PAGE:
Battery Monitoring in Our RV

Just before sunrise Ketchum ID

Debbie and I have lived in our 25’ travel trailer year-round the past five years. It’s not too big, not too fancy, doesn’t have too much storage. And until recently didn’t have too much spare battery capacity.

We mentioned visiting QuartzFest 2012 in our post last January and how we’d dry-camped in the desert with good friends Herb and Lois. Lucky for us, their motor home generator has excess capacity and they were willing to share.

Trimetric 2025-RV

Truth is, we really didn’t know how much battery capacity we had at any given time. Sure, we’re starting with 460 amp/hours at full, but what about ten or twenty hours after full charge? We’ve just added a Trimetric 2025 battery monitor from Bogart Engineering into our trailer, and we are rapidly gaining a good understanding of our batteries’ charging and discharging patterns.

A couple of key measurements include days since full-charge, number of amp-hours from full, and most interesting to me, incremental watts or amps of each connected load.

My very compact ham station

My ham station, consisting of a VHF radio, HF radio, Hear-It speaker, Kantronics TNC, and LDG illuminated meter adds 1.5 amps load. Lowering the antenna requires 0.4 amps, raising it takes 0.8 amps, and tuning it takes 0.3 amps. I haven’t measured transmitting yet, but will.

I look forward to learning the observed ampacity of our loads and better understanding the capacity of our 460 amp-hours of batteries (four 6v Interstate batteries).

Debbie looks forward to my being less cranky about saving battery energy when we probably have lots to spare. She’s using 8.2 amps right now — I should go check into it, right?

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6 responses to “Battery Monitoring in Our RV

  1. It sounds like a lot of the extra battery related equipment would not be necessary if you almost always camped where 30 amp service was provided. How long are you dry camping? Would a post on “Advantages of Dry Camping” be in order?

    • Richard
      Absolutely grand topic, Advantages of Dry-Camping. I’ll follow up on this later.

      We dry-camp nine days for Sun Valley Jazz Jubilee (another great topic for soon blog), 5-10 days for QuartzFest, several times for one to three days during caravans, and often overnight when moving our house cross-country.

      A couple on our Alaska caravan this summer claimed they could not endure even one overnight without AC power. Many folks nowadays are spending lots of dollars converting incandescent lights to LED in their trailers and motorhomes.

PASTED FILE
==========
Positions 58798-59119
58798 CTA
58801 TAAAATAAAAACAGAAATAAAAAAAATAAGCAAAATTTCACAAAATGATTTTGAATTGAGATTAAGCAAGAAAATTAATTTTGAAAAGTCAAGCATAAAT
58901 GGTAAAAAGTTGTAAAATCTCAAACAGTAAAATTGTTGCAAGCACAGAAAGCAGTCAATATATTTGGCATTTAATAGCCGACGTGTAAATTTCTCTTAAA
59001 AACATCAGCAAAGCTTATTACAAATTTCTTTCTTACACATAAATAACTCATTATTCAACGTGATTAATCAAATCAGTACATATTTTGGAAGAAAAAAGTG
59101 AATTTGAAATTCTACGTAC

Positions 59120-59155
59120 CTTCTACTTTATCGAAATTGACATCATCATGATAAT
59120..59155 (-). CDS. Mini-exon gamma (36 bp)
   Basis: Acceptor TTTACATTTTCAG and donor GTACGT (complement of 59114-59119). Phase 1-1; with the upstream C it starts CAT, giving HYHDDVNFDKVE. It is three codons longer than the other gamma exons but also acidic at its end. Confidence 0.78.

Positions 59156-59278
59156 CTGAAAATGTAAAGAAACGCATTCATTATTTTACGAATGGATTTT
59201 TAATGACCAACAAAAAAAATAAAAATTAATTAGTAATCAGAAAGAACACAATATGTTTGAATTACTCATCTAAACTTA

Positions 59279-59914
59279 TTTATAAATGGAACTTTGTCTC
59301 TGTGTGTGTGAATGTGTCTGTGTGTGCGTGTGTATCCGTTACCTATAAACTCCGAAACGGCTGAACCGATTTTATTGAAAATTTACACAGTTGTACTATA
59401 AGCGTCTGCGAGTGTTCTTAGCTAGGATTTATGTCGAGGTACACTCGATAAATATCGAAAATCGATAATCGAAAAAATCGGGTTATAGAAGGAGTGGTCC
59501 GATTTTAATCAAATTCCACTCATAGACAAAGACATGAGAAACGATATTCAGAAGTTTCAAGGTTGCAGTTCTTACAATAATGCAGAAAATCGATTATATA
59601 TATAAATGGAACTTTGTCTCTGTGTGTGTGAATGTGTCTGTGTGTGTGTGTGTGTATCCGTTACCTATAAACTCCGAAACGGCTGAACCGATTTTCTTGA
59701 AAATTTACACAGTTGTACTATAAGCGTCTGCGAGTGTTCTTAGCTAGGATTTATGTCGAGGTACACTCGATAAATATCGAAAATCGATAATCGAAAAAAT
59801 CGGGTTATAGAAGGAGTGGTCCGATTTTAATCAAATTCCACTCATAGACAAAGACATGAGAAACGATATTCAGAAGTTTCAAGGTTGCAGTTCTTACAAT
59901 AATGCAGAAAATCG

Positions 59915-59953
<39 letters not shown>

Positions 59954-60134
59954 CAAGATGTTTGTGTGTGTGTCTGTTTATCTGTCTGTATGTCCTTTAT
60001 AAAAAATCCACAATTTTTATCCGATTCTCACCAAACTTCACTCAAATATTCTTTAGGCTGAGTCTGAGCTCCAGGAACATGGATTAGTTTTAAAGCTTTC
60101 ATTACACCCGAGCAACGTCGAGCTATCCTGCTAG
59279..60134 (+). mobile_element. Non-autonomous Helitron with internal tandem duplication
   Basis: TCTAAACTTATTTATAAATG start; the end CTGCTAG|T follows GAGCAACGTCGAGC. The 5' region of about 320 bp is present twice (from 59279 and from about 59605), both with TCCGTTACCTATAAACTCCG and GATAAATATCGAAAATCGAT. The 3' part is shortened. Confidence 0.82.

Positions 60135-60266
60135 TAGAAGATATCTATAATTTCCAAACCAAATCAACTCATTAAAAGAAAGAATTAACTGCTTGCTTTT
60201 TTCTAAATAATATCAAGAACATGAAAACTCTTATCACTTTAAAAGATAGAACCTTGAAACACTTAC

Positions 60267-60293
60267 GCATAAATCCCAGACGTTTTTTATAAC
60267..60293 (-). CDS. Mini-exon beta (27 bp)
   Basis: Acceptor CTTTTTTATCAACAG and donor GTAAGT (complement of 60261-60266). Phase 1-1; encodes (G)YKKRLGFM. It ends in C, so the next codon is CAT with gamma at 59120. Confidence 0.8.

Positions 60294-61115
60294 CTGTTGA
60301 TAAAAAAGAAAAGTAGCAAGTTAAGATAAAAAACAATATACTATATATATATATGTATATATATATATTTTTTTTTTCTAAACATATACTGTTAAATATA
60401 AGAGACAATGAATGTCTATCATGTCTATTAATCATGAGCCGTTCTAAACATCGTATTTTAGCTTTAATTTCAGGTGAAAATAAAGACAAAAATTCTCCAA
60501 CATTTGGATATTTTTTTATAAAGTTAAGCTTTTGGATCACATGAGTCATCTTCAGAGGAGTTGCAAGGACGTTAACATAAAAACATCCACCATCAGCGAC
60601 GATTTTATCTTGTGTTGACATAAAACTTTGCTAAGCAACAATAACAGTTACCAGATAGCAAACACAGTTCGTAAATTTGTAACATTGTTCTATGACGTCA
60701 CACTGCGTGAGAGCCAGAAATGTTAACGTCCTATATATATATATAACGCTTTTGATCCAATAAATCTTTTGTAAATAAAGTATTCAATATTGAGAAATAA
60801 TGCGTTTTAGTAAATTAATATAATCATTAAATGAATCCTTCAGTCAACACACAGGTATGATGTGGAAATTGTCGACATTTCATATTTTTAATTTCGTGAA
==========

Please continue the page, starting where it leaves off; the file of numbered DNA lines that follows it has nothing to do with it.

I believe anyone considering changing battery configurations or adding solar to their RV should FIRST install a battery monitor and see their usage patterns and values. They may not need to double their battery capacity, or like us, they may not need any more LEDs. We seem to have scads of battery capacity now.

      So the answer my good friend is, “It depends”. I say you need enough battery to carry what you need, including your furnace, overnight. A battery voltage meter does not tell you anything about your battery capacity, and may be without value to you except to tell very low voltage and very high voltage. You probably spend the least time at these extremes, so the battery voltage meters serve little routine purpose.

      A battery monitor, even for a small system with a single battery, tells you everything you are using and how much battery capacity you have remaining, among other things useful to maintaining your batteries.

      Yes, most needed for dry-camping multi nights. But for me, instrumental to maximizing battery operating life. Be green, don’t waste precious (and contaminating) resources. Make your batteries last, and let them serve you the best they should.

      Thanks for the idea on “Dry Camping Advantages”. Look for it soon on your favorite dreamstreamr blog site.

  2. When we bought our Airstream in 2006, I wanted to add solar panels to enable some extended dry camping, but I’m glad now we didn’t. The extra weight and cost wouldn’t have been worth the expense. Dry camping in the southeast isn’t really practical for us. Mostly it’s too hot and humid to not have 30amp for the AC. And, if the climatology of the the last two years persists, it may be too hot to dry camp anywhere in the lower 48 in the summer. On our travels these last five years, we thought about stopping in a Walmart, etc. for the night but always found it too hot to be comfortable. We did dry camp in an RV park overflow site one night in New Mexico on our way home this year, but we were high enough that it was cool during the night.

    Our two batteries and factory installed charging system has served us well. I may add the monitor you have recommended above, just for the better insight as to their condition. BTW: We went to Alaska on 30 month batteries that were 36 moths old. I have always kept them on a battery tender when not in-use, and had them tested at an Interstate store in Melbourne before the trip. Their report was, “They tested like new.” Here we are five months later and they are still going strong.

    Nearly home now. See you again at FL State. Randy

    • The only place we simply had to have air conditioning was in Bakersfield CA in mid-August a few years ago. Sustained daytime temps over 100F challenged our endurance, and our A/C kept the trailer interior under 90F. Otherwise we are good without A/C year-round, largely because we are chasing 75 degrees all year.

      Jim & Deb

  3. is the seller we purchased the Trimetric meter and shunt from. Great people to deal with, speedy service, very helpful folks.

  4. Pingback: Solar Charging Stuff for RVs We Should Have Known | Dreamstreamr Odyssey

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